Another batch of DVDs headed to Iraq
GRAND JUNCTION – Alone in a warzone with DVDs and time to kill, Doug Hayduk’s confident about what he’d watch – and it’s not “Finding Nemo.””It’s action, cars going fast, crashing and stuff … that’s absolutely something that’s going to appeal to a 20-something male,” said Hayduk, owner of Fruita’s Wicked Gravity Video.When Hayduk last year read about a local Realtor who was collecting movies to ship to U.S. servicemen and women in Iraq and Afghanistan, he got excited about the chance to donate some of his own work.”In Dust We Trust,” a two-hour celebration of fast things racing, often crashing across the U.S. southwest and Mexico, is now bound for the Middle East. Fifty DVD copies of Hayduk’s film will be part of Operation DVD, which stands for Desert Video Delivery.Now in its fifth run in the nearly four years since the United States invasion of Iraq, the movie collection drive is again headed up by Marjorie Genova, a Realtor with Grand Junction’s Bray & Company.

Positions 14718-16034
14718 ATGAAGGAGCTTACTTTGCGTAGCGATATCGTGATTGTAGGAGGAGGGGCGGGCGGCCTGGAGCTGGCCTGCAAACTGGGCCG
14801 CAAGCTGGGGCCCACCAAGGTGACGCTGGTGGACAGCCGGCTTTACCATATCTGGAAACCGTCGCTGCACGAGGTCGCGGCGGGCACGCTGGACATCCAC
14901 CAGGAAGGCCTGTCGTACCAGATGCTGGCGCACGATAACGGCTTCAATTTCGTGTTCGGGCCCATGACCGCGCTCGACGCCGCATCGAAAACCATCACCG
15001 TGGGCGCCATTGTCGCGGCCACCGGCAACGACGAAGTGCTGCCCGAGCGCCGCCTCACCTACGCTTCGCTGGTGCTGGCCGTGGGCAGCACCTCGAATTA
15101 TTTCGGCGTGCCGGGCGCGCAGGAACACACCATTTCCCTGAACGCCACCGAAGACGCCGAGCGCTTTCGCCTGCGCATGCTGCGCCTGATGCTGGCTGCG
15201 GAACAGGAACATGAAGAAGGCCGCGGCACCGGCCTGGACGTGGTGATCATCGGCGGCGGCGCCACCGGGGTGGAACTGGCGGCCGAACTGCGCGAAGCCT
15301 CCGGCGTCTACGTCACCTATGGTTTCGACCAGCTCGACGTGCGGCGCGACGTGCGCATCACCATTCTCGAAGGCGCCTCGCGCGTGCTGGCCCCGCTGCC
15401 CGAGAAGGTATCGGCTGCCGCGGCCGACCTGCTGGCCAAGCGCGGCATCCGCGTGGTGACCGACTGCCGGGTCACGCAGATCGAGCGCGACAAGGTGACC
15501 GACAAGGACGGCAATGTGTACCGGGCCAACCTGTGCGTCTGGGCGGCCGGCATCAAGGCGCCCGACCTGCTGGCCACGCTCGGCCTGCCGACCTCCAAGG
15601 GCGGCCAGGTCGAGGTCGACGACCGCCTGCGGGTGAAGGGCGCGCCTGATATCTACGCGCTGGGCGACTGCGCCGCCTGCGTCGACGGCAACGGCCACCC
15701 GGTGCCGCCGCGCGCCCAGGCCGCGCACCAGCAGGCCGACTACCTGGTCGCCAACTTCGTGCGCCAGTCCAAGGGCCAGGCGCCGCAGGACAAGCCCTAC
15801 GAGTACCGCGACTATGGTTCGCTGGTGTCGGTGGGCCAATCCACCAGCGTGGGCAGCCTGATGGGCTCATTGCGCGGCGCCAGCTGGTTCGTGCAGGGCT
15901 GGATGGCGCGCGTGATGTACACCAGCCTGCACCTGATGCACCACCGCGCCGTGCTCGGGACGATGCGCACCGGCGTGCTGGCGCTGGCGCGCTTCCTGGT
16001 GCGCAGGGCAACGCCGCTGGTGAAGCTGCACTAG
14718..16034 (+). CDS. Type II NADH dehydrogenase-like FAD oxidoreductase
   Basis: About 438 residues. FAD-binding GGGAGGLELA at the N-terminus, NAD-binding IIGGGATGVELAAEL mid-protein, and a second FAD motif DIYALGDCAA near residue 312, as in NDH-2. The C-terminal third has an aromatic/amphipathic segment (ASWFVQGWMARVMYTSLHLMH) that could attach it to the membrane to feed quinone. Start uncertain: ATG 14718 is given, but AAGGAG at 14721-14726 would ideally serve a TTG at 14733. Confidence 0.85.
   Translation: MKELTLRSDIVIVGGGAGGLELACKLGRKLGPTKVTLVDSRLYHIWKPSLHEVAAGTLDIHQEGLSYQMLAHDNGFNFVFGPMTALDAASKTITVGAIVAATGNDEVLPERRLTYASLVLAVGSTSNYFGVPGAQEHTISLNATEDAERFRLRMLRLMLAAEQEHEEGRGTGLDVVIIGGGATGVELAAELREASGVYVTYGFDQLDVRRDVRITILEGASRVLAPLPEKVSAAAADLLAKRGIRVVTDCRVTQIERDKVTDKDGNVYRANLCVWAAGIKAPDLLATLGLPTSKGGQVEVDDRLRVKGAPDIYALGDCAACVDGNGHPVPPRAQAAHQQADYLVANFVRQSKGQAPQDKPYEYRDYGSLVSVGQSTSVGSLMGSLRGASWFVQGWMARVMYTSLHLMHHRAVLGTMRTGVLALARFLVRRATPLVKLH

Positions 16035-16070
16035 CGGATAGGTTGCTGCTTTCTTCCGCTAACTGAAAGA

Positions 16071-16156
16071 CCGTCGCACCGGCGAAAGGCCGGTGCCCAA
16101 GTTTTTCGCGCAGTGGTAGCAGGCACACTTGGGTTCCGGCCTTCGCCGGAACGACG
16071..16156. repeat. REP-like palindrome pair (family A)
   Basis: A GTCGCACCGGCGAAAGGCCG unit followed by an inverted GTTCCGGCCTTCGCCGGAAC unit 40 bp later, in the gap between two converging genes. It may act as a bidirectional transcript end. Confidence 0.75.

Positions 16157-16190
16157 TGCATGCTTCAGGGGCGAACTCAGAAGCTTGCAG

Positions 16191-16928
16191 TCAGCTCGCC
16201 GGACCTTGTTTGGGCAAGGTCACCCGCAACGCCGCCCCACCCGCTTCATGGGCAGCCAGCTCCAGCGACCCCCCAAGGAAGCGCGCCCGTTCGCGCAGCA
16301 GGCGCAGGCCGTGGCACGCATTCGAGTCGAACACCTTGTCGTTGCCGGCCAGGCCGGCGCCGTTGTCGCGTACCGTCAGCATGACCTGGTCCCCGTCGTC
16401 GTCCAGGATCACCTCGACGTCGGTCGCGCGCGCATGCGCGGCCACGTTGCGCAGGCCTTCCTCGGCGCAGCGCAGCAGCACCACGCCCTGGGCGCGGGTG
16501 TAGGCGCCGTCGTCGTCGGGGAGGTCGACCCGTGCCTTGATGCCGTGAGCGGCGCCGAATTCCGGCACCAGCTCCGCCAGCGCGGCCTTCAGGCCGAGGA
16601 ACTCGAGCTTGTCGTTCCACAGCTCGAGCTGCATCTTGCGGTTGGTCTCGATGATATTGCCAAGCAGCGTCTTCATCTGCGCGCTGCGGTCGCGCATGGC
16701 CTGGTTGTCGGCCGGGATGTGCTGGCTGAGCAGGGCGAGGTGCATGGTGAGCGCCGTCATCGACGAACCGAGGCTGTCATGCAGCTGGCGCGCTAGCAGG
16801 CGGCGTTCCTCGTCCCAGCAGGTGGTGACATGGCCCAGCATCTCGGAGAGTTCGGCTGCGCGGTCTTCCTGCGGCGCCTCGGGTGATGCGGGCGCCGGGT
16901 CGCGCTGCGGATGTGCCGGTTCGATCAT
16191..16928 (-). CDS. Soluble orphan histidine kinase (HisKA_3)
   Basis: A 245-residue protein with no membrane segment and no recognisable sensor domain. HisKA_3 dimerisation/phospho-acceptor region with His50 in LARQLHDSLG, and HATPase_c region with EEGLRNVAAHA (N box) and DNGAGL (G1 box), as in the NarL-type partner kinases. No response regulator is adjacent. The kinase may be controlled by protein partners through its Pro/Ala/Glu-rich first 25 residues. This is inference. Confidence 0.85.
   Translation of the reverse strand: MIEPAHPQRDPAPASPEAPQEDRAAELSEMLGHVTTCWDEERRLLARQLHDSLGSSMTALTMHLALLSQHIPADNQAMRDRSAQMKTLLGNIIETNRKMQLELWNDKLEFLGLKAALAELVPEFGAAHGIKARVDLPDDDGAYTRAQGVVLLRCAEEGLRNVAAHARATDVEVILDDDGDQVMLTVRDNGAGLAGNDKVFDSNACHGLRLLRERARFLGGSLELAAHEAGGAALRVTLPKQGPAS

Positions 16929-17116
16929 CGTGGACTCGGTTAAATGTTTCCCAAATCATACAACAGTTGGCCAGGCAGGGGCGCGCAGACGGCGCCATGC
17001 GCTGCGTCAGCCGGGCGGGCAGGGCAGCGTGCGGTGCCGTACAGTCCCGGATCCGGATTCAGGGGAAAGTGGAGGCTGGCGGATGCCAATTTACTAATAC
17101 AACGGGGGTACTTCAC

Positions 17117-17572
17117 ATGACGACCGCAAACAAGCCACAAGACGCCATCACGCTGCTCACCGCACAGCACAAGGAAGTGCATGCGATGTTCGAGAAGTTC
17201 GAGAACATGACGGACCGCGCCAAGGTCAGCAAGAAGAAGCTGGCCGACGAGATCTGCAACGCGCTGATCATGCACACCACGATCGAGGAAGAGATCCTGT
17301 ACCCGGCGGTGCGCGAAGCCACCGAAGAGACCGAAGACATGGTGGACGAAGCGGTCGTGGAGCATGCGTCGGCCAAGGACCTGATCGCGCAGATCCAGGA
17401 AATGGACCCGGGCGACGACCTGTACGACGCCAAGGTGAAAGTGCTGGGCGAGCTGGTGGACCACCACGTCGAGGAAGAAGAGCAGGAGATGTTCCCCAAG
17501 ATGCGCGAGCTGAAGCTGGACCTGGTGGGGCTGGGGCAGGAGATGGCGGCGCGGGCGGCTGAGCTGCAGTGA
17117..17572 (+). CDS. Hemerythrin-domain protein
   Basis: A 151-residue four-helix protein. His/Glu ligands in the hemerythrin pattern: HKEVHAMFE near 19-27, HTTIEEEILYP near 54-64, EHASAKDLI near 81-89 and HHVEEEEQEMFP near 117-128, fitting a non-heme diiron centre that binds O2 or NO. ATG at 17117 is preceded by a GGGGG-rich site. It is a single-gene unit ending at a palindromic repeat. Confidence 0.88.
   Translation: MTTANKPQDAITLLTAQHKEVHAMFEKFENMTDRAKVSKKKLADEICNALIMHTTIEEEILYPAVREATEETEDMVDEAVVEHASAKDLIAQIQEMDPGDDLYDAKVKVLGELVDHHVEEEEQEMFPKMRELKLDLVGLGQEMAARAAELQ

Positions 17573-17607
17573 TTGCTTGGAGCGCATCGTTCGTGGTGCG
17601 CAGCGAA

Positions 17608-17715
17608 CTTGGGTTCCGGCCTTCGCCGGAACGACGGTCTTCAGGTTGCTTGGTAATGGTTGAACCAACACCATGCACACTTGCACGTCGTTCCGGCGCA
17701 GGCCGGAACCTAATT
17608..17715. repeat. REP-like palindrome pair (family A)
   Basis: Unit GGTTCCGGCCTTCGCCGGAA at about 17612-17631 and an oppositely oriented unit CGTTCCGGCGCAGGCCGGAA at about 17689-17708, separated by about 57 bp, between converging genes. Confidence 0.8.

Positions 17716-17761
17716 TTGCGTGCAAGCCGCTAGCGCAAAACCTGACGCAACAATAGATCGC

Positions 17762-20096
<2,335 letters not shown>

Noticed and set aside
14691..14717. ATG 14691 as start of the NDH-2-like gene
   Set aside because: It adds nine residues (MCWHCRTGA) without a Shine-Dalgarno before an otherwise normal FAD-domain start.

Over those years, Genova estimates more than 1,000 movies have been donated or purchased, and shipped to troops – and more are coming.”We’ve probably got around 300 so far,” Genova said.
Genova’s creation, Operation DVD asks residents to donate used or new movies – no music. Cash donations, which Genova said have yielded the largest volume of DVDs, are also accepted.They’re eventually boxed up for shipment to deployed troops. This time Genova says she has names and addresses for eight people, who’ll be asked to share movies.Each shipped box has a note attached: “Thank you to the American soldiers, from your friends in Grand Junction, Colorado.”It all started in the fall 2003 when Genova’s son, Capt. Marcus Genova with the U.S. Army’s 4th Infantry Division, wrote home responding to mom’s queries about what a soldier might like in his or downtime.”He said send movies,” Marjorie Genova said.
Marcus Genova’s second tour in Iraq ended in November.And while support for the war has waned at home, Grand Junction’s eagerness over the years to support troops with movies, hasn’t.”It’s actually gotten a lot bigger since the word’s gone out,” she said.So don’t be alarmed if you see a woman hauling a shopping cart into your neighborhood Blockbuster.”I wish we weren’t still doing this, but we will until there’s no more soldiers there,” she said.